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Molecular muscle motor found to move backwards

Long filaments of a protein known as actin run through every cell in the body, serving as a kind of railroad along which another protein called myosin transports vital materials to locations throughout the cell. Until now, scientists believed that the fifteen known variants of myosin all moved in only one direction on the actin filaments, towards the plus end of the polarized filaments. If a cell needed materials carried in two directions, it simply provided parallel actin filaments running in both directions - but the myosin itself could only go forward along the actin.

Now, in a finding likely to surprise many cell biologists, University of Pennsylvania Medical Center scientists have discovered that one of the myosin variants - myosin VI - moves backwards on actin, toward the minus end of the filaments. A report on the new study appears in the September 30 issue of Nature and is featured on the cover.

The observation suggests how, in the relatively few structures in the body in which the actin filaments are known to run in only one direction - notably the inner-ear projections responsible for sensing sound - the cells are able to assemble and maintain themselves. In fact, mice in whom myosin VI is defective are deaf, suggesting the critical importance of the variant motor protein to the so-called hair cells of the inner ear upon which hearing depends. Myosin VI may be similarly crucial in other parts of the body where actin filaments are aligned in only one direction.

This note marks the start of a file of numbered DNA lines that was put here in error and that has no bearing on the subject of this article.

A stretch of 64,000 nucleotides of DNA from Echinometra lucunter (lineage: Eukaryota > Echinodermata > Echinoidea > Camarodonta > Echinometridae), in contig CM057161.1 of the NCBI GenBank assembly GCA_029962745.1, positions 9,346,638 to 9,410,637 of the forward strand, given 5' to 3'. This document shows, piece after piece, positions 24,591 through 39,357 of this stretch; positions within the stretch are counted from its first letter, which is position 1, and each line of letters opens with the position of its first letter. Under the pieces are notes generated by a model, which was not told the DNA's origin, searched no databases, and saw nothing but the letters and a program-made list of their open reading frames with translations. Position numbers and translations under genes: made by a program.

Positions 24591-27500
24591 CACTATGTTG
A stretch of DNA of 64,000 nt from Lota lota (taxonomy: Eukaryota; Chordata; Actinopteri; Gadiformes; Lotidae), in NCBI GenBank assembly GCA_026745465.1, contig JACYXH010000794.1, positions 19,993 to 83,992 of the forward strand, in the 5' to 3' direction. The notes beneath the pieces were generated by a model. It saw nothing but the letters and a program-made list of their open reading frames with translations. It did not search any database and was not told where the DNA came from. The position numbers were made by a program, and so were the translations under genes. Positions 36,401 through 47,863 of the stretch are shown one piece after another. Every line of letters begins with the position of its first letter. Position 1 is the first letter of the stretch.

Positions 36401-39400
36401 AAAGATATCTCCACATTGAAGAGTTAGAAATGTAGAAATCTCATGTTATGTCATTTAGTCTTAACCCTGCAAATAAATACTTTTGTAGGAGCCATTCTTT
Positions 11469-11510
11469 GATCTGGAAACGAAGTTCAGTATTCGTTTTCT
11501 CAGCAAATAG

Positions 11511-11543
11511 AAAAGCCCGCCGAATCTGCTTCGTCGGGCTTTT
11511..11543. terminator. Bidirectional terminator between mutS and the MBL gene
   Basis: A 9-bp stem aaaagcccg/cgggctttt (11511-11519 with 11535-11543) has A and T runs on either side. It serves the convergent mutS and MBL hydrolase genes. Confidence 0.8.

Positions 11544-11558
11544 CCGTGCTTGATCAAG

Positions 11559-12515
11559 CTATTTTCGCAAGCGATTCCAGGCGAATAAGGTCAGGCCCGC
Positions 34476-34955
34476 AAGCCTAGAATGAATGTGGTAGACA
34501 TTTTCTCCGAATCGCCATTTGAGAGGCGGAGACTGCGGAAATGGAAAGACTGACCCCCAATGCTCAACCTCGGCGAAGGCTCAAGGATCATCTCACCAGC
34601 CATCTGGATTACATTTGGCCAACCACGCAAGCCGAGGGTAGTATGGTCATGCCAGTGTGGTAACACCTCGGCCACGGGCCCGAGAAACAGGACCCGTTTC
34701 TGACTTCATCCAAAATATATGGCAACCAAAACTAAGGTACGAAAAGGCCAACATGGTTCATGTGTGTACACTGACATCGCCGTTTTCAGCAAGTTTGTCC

"In many ways, the myosin protein moving along an actin filament is like a sure-footed gymnast able to walk only one direction on a balance beam," says H. Lee Sweeney, PhD, chairman of the department of physiology and senior author on the study. "What we've shown here is that, surprisingly, one form of myosin is able to walk backwards on the beam."

Sweeney and his team began their efforts to identify myosin VI's unique capabilities by assumi
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Contact: Franklin Hoke
hokef@mail.med.upenn.edu
215-349-5659
University of Pennsylvania School of Medicine
30-Sep-1999


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